Konigsberg explained that after their first visit ATSDR wanted to gather more information and perform additional studies. "They don't do that unless they feel there is an issue," he said.

ATSDR is an independent public health agency under the U.S. Department of Health and Human Services which "evaluates the human health effects of exposure to hazardous substances." Based in Atlanta, with regional offices throughout the nation, it functions as a part of the Centers for Disease Control and Prevention. Its personnel are CDC employees. Alexandria's contact office is located in the Federal Government's Region 3 Office, in Philadelphia.

ATSDR's mission is to provide communities with information they can use to protect the health of their citizens. They often assist state and local health departments with environmental public health issues.

During their visit to Alexandria, ATSDR conducted short-term air monitoring, according to Lora Seigmann Werner, senior regional representative, ATSDR Region 3 Office, who holds a Master's Degree in Public Health. She also conducted a public information session at The Lyceum in Alexandria Aug. 2 on their activities and methodologies employed involving Mirant's PRGS.

"Based on our monitoring we were concerned about the air quality. What raised the red flag for us was the SO2 situation. We are able to look at a given situation without being encumbered by the constraints of the regulatory world," Werner said.

"We asked Mirant for certain data. We could not get it, so we decided to do our own monitoring. We put measuring devices to the north and west of the plant," she said.

"On our second visit, Mirant did provide us with a tour of the plant and explained their operations. However, this recently announced stack merge raises a lot more questions that we need to investigate," Werner said.

In order to provide Konigsberg and Alexandria with the information requested, ATSDR set up short-term air monitoring stations specifically in areas where people live and work within a one-mile radius of the PRGS to collect air samples within people's breathing zones, according to Werner. That monitoring took place over six weeks in June and July 2007.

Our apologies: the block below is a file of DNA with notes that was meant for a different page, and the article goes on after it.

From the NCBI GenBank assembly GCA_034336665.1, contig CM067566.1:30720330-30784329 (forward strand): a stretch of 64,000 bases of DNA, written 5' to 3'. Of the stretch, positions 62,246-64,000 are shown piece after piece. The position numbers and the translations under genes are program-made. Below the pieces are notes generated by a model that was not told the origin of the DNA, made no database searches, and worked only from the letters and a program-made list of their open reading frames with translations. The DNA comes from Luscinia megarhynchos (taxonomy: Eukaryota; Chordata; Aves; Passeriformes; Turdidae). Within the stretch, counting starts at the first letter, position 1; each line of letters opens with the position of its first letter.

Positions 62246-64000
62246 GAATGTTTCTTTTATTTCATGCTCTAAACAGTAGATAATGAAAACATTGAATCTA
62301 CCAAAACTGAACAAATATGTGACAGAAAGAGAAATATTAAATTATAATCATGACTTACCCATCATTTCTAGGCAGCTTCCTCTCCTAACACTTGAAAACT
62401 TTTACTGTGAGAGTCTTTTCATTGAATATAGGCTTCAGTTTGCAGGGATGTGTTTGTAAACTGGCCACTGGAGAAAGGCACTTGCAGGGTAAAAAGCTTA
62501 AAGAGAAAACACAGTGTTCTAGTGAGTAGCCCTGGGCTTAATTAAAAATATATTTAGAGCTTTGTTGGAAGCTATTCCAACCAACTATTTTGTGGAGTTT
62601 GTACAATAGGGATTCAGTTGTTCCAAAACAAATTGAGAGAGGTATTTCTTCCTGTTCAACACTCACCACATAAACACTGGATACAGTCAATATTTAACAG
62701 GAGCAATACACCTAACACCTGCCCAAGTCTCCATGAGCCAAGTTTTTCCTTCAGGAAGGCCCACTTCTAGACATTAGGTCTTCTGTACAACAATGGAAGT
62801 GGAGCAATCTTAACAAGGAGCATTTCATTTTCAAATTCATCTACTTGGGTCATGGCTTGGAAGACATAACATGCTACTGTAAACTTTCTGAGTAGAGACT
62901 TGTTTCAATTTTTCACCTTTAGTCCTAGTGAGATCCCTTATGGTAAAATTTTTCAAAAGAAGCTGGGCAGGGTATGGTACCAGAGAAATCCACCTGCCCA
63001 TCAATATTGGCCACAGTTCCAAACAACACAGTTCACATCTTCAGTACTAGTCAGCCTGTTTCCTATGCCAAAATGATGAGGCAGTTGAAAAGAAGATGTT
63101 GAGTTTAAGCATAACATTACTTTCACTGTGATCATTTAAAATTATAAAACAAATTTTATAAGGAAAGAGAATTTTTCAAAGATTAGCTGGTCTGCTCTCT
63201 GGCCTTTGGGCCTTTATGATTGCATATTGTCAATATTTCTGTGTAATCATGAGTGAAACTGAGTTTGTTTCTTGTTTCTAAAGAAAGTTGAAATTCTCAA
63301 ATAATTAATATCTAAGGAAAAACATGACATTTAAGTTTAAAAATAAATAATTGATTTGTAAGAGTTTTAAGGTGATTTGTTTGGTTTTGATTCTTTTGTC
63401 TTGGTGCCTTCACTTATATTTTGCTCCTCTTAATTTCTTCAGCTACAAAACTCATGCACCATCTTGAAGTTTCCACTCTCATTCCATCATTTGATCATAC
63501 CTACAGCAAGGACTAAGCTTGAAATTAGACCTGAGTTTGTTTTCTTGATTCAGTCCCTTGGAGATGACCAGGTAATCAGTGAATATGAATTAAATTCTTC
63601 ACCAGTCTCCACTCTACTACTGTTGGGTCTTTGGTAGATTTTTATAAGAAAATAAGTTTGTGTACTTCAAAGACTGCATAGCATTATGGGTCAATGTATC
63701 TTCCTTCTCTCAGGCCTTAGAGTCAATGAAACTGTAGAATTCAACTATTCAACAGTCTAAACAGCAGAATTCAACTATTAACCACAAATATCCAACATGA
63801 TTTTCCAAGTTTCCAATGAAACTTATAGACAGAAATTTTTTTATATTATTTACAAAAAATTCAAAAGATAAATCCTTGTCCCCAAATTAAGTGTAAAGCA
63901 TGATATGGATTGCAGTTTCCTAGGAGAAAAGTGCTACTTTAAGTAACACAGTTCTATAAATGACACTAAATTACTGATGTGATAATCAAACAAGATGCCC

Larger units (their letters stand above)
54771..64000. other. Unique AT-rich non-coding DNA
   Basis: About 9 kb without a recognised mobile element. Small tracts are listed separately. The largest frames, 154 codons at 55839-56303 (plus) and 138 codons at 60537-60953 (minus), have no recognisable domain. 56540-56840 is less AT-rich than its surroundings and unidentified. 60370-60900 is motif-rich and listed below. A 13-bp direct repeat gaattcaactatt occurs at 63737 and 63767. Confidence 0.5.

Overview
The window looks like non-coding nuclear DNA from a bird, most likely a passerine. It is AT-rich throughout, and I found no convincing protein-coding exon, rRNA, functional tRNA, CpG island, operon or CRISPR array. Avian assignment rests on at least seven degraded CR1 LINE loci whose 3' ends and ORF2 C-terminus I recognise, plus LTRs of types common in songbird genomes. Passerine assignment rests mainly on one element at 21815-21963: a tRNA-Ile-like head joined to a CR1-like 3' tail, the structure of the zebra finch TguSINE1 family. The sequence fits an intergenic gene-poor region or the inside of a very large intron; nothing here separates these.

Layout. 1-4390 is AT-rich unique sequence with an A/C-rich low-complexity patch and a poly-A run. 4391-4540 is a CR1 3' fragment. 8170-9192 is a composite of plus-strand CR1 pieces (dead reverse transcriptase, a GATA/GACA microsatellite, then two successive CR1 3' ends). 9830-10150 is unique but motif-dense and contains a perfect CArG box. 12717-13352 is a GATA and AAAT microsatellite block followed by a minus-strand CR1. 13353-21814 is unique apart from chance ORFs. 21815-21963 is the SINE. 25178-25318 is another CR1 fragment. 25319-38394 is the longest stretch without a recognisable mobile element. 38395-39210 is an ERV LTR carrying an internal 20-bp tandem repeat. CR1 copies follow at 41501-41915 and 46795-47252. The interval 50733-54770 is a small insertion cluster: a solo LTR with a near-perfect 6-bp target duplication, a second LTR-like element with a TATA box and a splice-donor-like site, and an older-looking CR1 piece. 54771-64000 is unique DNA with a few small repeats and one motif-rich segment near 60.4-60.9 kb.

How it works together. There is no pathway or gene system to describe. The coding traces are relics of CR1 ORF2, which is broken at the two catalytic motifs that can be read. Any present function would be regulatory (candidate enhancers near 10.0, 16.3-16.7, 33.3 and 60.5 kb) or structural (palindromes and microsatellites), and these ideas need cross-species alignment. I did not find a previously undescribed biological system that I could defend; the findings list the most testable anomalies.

"Unfortunately, our final report will not be ready until the early part of 2008," she said. Ironically, Mirant's stack merge is scheduled to be completed by February 2008 unless halted by the State Air Pollution Control Board or Virginia Department of Environmental Quality.

"ATSDR will share the results of our finding at a public forum in Alexandria when they are complete. They will also be available online," Werner said.

ON AUG. 1, the day before ATSDR's Lyceum presentation, Mirant issued a press release announcing the result of a "comprehensive air quality testing for sulfur dioxide (SO2) at and near its PRGS." The data was collected by ENSR, an independent consulting firm working on behalf of Mirant beginning in mid-April. No cut off date for the collection period was stated in the release.

"We have collected more than 130,000 short term (5 minute) measurements of SO2 in outdoor air in Alexandria so far, and all of them have been well within health-based guidelines suggested by the U.S. Environmental Protection Agency," said David Shea, senior project manager, ENSR.

The Mirant announcement also stated, "Laura Green, Ph.D., president and senior scientist of another independent research and consulting firm, Cambridge Environmental, has reviewed these data, and found that all the reported values are all too small to harm health. Not one of the of the measured values has risen to the U.S. EPA range of concern with regard to possible health effects in people with asthma or others who may live, work, play, or exercise in the area."

Based on the ENSR monitoring results, Robert Driscoll, CEO, Mirant Mid-Atlantic, said, "As we have seen over and over again, when it comes to science and the facts, the PRGS is an environmentally safe plant."

That conclusion, or the opposite, is exactly what the ATSDR evaluation is designed to do based strictly and objectively on "science and the facts."